Healthcare Reform's Silver Lining: Did you know voluntary benefits can help fund total benefits communication?

Healthcare Reform's Silver Lining: Did you know voluntary benefits can help fund total benefits communication?

Joe Torella

Nov 20, 2015

Healthcare Reform's Silver Lining: Did you know voluntary benefits can help fund total benefits communication?

Although there’s much talk these days about the intended and unintended consequences of healthcare reform, like everything else in life, there’s a silver lining here, too. Most businesses don’t know that offering voluntary benefits can be an efficient and cost-effective way to communicate a total benefits package to employees. That’s because voluntary benefits plans are naturally designed to become a more integrated component of a strategically designed employee benefits program.

This is, in part, thanks to the structure of voluntary benefits commissions, which can be used to help fund benefits communication and/or educational programs, and perhaps more importantly, to offset costs associated with enrollment and Patient Protection and Affordable Care Act (PPACA) tracking and reporting technology. With the increasing role voluntary policies are playing in an employer’s benefits offering, more and more employees are taking advantage of this unique feature to leverage employee benefits communication and education.

When companies give employees more choice around their benefits (an increasingly visible market reality especially in light of the growth in the number and variety of exchange solutions), it’s important to communicate the options in a more employee- or consumer-centric approach, which hasn’t previously been tested. This new line of communications surrounding voluntary benefits can be championed by both in-house and third party specialists working in tandem to leverage a combination of print/online materials, one-on-one meetings, and benefits counseling sessions for employees.

Before going further, there are several conceptual challenges that employers face in rolling out their employee benefits strategy:

  • Increasing pressure for exchange-like solutions means employees will be exposed to more options and a more complex series of decisions to make.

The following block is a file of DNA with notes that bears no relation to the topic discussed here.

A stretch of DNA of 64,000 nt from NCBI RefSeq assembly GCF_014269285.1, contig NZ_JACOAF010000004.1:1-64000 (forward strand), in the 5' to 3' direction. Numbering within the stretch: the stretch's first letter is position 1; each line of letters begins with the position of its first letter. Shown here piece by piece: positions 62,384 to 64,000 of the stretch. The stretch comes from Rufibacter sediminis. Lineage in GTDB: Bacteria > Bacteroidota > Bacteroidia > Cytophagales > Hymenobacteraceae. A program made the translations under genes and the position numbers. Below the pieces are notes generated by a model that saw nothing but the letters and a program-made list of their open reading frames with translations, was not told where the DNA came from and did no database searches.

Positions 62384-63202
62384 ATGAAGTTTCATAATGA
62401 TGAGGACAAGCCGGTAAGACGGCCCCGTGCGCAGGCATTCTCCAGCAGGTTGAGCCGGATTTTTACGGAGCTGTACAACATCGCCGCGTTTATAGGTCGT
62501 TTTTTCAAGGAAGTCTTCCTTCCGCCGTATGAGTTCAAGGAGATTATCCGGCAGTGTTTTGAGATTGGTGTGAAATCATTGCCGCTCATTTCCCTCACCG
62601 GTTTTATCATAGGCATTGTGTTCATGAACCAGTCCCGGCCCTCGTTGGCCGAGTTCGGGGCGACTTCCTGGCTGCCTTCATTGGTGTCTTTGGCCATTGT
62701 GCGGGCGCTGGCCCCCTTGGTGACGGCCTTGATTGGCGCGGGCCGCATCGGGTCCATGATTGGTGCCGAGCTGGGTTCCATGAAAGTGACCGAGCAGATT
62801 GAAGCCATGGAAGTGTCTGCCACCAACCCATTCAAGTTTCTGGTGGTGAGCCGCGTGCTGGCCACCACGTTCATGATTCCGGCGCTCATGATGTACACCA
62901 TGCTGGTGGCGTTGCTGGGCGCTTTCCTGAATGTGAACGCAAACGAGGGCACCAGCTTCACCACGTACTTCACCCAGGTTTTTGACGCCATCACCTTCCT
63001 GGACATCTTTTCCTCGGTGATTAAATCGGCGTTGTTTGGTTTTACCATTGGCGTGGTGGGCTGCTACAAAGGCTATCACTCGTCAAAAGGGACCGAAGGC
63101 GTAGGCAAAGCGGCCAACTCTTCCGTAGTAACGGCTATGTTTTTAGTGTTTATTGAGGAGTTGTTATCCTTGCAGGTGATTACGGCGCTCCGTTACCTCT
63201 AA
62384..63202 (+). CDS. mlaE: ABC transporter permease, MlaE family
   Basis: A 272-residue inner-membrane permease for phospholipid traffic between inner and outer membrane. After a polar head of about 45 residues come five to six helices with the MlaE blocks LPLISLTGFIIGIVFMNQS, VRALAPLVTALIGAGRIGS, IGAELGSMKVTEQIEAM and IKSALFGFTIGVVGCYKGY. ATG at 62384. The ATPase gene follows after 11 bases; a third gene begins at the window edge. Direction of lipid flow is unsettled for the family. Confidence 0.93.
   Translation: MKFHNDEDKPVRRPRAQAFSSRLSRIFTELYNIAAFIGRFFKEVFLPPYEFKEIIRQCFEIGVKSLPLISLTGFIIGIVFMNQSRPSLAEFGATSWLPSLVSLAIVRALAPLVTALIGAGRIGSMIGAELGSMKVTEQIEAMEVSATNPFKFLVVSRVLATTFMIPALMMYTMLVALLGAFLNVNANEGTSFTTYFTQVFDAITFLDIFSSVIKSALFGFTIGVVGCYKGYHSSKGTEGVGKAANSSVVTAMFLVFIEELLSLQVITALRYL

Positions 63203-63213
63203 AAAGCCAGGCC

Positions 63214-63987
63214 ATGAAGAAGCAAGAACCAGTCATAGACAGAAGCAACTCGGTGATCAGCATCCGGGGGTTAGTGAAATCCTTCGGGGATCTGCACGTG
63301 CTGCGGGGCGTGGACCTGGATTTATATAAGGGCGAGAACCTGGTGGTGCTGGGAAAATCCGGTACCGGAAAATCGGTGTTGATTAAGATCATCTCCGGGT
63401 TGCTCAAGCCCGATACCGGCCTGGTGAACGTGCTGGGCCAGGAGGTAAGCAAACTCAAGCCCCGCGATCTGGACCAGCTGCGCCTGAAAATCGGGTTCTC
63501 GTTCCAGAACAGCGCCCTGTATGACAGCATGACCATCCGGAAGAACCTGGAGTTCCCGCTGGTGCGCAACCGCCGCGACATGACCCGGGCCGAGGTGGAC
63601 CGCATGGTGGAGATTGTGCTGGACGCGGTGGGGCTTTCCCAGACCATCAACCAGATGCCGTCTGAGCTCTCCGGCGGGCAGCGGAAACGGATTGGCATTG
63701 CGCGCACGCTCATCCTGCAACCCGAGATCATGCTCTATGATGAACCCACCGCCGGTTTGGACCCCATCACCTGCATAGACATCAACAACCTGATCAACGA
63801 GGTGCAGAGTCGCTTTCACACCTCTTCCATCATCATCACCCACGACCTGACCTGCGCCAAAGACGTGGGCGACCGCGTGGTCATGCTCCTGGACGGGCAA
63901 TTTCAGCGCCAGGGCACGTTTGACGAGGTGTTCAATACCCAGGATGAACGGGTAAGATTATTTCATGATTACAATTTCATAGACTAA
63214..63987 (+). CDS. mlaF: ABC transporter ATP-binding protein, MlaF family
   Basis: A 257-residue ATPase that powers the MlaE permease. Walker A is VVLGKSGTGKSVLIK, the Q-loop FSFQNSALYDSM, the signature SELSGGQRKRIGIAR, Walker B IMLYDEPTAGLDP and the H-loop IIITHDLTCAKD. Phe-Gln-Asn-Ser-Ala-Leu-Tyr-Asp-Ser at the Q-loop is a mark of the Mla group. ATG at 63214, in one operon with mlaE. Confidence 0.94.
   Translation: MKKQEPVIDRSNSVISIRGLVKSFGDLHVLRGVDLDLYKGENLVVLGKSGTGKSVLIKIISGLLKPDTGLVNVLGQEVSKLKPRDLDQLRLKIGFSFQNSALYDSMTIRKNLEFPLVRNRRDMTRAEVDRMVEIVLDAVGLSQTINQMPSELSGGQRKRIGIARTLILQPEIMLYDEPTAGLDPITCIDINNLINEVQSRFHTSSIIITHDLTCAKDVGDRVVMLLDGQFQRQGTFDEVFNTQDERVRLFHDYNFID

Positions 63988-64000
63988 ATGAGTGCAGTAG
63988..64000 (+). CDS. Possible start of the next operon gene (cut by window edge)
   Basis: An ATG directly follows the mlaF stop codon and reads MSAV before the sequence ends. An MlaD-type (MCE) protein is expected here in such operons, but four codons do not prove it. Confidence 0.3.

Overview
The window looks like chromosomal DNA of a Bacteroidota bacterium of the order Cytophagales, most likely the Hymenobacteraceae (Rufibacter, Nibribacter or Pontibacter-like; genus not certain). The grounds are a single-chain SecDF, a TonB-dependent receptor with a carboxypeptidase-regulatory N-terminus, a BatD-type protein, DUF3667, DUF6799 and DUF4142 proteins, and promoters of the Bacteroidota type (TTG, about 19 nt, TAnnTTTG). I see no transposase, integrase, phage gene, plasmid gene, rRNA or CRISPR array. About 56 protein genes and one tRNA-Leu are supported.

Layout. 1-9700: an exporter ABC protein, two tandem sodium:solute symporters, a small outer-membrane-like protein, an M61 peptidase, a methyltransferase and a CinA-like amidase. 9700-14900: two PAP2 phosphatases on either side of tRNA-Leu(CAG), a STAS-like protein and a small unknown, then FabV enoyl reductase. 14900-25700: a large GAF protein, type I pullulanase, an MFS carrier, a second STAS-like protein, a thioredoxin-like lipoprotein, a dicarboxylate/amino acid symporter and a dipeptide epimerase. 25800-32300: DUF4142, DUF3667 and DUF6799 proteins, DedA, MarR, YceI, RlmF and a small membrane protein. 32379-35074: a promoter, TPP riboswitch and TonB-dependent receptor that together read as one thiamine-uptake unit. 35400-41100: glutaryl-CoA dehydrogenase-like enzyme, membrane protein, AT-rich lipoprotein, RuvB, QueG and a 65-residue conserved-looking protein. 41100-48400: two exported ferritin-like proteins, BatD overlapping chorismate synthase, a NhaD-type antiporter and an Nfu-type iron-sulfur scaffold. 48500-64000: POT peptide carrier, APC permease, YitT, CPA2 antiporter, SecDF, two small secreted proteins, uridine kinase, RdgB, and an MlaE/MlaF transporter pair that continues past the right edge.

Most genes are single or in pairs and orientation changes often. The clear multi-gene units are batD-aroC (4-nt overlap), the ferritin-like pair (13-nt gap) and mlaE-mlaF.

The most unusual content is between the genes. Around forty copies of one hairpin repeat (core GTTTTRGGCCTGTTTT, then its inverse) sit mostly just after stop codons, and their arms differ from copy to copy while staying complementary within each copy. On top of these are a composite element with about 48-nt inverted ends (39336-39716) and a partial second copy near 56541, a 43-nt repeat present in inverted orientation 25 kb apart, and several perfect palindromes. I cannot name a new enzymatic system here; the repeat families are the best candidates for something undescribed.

• Options are likely to include high deductible plans that are often coupled with new funding vehicles – Health Savings Accounts (HSAs) or Health Reimbursement Arrangements (HRAs).
  • Movement toward higher deductibles and increased out-of-pocket exposure signals the need to fill the financial gaps with voluntary solutions such as critical illness, accident, hospital indemnity and short/long term disability (to name just a few).
  • With such a vast array of options available (not counting additional considerations such as traditional dental, pharmacy, group life, etc.), helping employees make an informed decision is more critical than ever before.
  • Communicating with employees at their level – from Millennials to Baby Boomers – throws more complexity into the mix.

Starting Off On the Right Foot – the 12/12 Communications Strategy

Our approach at HUB is simple and straightforward – to develop a 12/12 communications strategy that speaks to these new options as well as any other important information that employees need to know. Employees are most often confused because they’re thrown into open enrollment with a new set of options or requirements they’ve never seen before. The 12/12 approach sits at the heart of our overall strategic benefits planning process and simply stated, says employees should have an idea of where the employee benefits program is going (and how it might affect them) 12 months ahead of the change with communications/education sprinkled throughout that period; and, continuing on through the 12 months following open enrollment.

We would suggest working with a broker/consultant that specializes in communications/education or that works closely with outsourced partners in developing and implementing their plan. Typically, this type of approach reduces the pressure on the HR team to implement the program and helps build one that potentially offsets the expected (or unexpected) costs associated with a comprehensive communications and education program. Additionally, the required technology and resources must also be considered to ensure that everyone understands the key objectives of the communications plan, how the message will be crafted, who it will be delivered to and how it will ultimately be delivered.